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Say back-off to back ache

Dr Mukesh Batra gives you an upfront look at back ache and how to beat it

It is not surprising that backache is responsible for 24 per cent cases of absenteeism at work. In this modern world which encourages a cushy life with long hours of sitting, sleeping on foam mattresses and lack of exercise, backaches are as common as a cold or a headache.

Interestingly only human beings suffer from backaches and the complaint increases with increasing modernisation. This is primarily due to modern lifestyle which involves sitting in a particular posture for long stretches of time, absence of exercise, sleeping on soft surfaces like foam mattresses.

Backache is commonly seen in disorders like spondylosis, disc prolapse, congenital abnormalities and trauma. There are however at least 20 varieties of diseases which can manifest as backache. Whatever the cause of your backache there are measures you can take to ease the pain. The easiest thing to do is apply local heat by means of a hot water bottle. There are some general precautions, which those suffering from backache need to follow.

The best way to prevent common back problems is to stay fit and active. Staying active will also help control your weight which is one of the primary reasons of back pain. The easiest way to ease your back pain is by applying local heat by means of a hot water bottle. While lifting heavy objects keep your back straight. Poor lifting technique is a major cause of back strain and injury. Injuries are less likely if you are fit and have strong back, stomach and leg muscles.

Here is the correct lifting technique:

  • Make a firm base with the feet, keeping them about shoulder width apart.
  • Lift with the legs, bending the knees rather than the back
  • Do not kneel or overbend the knees
  • Keep the chin held in and raised as this helps keep the back straight
  • Ensure the load is as close to the body as possible
  • Keep the arms and elbows tucked in close to the body
  • Do not twist the back but change direction by moving the feet

Other precautions to be taken during your day-to-day life are

  • Avoid high heels.
  • Do not sleep in your chair.
  • Use a cushion to support the small of your back
  • Use a hard bed.

These precautions provide relief from the pain and in combination with constitutional homeopathic medication; they provide a complete solution to the problem. The homeopathic medicines are prescribed to deal with the underlying disease condition, which causes the backache thus giving a chance to the patient to lead a much more comfortable and productive life.

(The author is chairman and managing director of Dr Batra’s Positive Health Clinic Ltd. and can be contacted at help@positivehealthclinic.com)


Tips for the Traveller

It is no secret that long hours in a plane, train, bus or car does not do your back much good. Back ache is rated as the third commonest complaint after headache and tiredness. Women outnumber men in back problems. For travellers, it is a perennial hazard due to the long hours of sitting in one posture. Frequent travellers who beat the system and successfully staved off back ache give these tips:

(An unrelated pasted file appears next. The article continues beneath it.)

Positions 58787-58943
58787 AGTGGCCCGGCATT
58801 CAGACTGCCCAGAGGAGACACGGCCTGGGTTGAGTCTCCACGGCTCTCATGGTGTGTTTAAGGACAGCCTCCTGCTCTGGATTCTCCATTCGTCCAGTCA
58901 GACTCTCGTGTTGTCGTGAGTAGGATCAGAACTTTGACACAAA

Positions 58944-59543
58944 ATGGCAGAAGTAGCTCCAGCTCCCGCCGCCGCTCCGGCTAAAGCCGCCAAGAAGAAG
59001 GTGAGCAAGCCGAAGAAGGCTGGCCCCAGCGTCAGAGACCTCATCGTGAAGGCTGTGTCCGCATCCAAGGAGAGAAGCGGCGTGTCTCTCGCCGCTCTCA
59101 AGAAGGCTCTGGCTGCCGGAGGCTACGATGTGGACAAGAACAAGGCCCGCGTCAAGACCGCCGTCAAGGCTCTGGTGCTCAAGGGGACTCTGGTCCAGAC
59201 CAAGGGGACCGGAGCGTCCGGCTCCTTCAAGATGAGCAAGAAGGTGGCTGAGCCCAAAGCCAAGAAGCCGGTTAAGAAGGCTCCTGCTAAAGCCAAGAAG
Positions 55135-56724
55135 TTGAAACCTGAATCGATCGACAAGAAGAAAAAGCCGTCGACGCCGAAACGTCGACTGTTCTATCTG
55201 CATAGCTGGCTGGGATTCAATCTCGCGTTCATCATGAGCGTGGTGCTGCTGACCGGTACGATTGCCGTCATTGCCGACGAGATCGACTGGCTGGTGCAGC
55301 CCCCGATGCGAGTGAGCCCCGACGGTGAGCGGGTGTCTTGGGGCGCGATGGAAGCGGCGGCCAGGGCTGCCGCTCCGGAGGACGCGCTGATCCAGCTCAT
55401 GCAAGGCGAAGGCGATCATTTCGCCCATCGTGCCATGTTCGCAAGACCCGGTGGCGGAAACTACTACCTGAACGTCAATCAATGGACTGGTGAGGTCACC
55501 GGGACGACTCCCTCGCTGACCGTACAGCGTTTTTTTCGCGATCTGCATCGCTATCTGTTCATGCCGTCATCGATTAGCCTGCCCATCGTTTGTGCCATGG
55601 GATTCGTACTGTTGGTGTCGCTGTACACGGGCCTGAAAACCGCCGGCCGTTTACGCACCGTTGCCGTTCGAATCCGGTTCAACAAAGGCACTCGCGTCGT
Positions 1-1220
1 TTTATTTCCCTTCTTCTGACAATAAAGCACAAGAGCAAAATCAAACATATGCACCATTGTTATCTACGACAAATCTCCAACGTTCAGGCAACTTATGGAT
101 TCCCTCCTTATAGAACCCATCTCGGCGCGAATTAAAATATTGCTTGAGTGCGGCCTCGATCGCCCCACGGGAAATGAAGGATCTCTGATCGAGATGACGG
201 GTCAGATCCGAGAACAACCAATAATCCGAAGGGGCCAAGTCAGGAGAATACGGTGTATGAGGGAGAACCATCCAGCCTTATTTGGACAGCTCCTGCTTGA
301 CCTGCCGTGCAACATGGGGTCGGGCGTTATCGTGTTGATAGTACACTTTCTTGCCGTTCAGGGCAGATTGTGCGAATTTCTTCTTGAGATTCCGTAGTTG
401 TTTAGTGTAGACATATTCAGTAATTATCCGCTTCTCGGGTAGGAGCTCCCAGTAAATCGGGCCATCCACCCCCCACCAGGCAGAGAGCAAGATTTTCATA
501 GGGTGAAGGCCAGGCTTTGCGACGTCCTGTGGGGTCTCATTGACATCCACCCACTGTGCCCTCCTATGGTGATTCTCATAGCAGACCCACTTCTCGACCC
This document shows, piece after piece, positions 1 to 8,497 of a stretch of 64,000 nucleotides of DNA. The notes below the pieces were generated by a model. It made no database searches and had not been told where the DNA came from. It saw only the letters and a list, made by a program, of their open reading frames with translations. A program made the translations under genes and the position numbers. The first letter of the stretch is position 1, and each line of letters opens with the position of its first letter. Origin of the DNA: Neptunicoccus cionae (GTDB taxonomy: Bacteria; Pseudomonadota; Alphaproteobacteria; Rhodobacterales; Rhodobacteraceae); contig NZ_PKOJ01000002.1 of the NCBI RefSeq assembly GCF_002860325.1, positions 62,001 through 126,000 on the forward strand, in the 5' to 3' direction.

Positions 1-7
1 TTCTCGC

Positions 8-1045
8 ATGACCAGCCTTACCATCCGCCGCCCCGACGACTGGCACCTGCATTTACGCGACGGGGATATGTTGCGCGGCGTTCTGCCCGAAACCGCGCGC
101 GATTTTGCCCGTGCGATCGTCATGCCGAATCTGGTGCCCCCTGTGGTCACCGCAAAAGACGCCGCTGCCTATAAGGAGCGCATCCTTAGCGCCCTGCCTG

• If you are on a plane or train, get up and walk around for a few minutes every hour. On long car trips, stop every hour and walk around. Sitting increases pressure in the vertebral discs and this makes it all the more painful for people with lower-back problems.
  • If you cannot walk in a plane or a train for some reason, stand up periodically. Standing upright reduces the strain on the lower back.
  • The art of sitting for long hours is to tuck a small pillow in the gap between your lower back and the seat to counter the tendency to slump.
  • Sitting slumped is disaster. While standing, the lower portion of your back - the lumbar region curves inwards but whilst sitting, it tends to slump outwards squeezing the ends of the vertebra discs, cutting off their supply of nutritious fluids.
  • It is useful to empty your back pockets when sitting for hours. Sitting on a thick wallet or a bunch of keys gives an unnatural twist to the spine.
  • Sitting long with legs crossed is bad for the back and legs. It contracts the leg muscles, distributing weight unevenly on the hips and pelvis.
  • It helps if you rest your feet on a briefcase or carry-on bag on the floor. This elevates your knees above the hip making the lumbar spine curve inwards rather than outwards.
  • If suffering from back problems, limit your luggage to less than 15 kilos. It’s recommended that you distribute the weight evenly by carrying one small suitcase in each hand. A large suitcase carried in one hand would result in asymmetrical loads on the spine.
  • With two small suitcases, position them close to your sides, bend both knees, grasp the handles and slowly straighten the knees. Maintain an upright posture.
  • Travel with suitcases that have attached wheels and retractable handles. Alternatively, carry a light portable luggage carrier with wheels. Push rather than pull.
  • Lifting heavy bags is riskier in early morning. Fluids pool in your spinal discs while you sleep, making your lower back extra sensitive to irritation on waking up. Therefore, if you are leaving early in the morning, better load the car the night before.

Mohinder Singh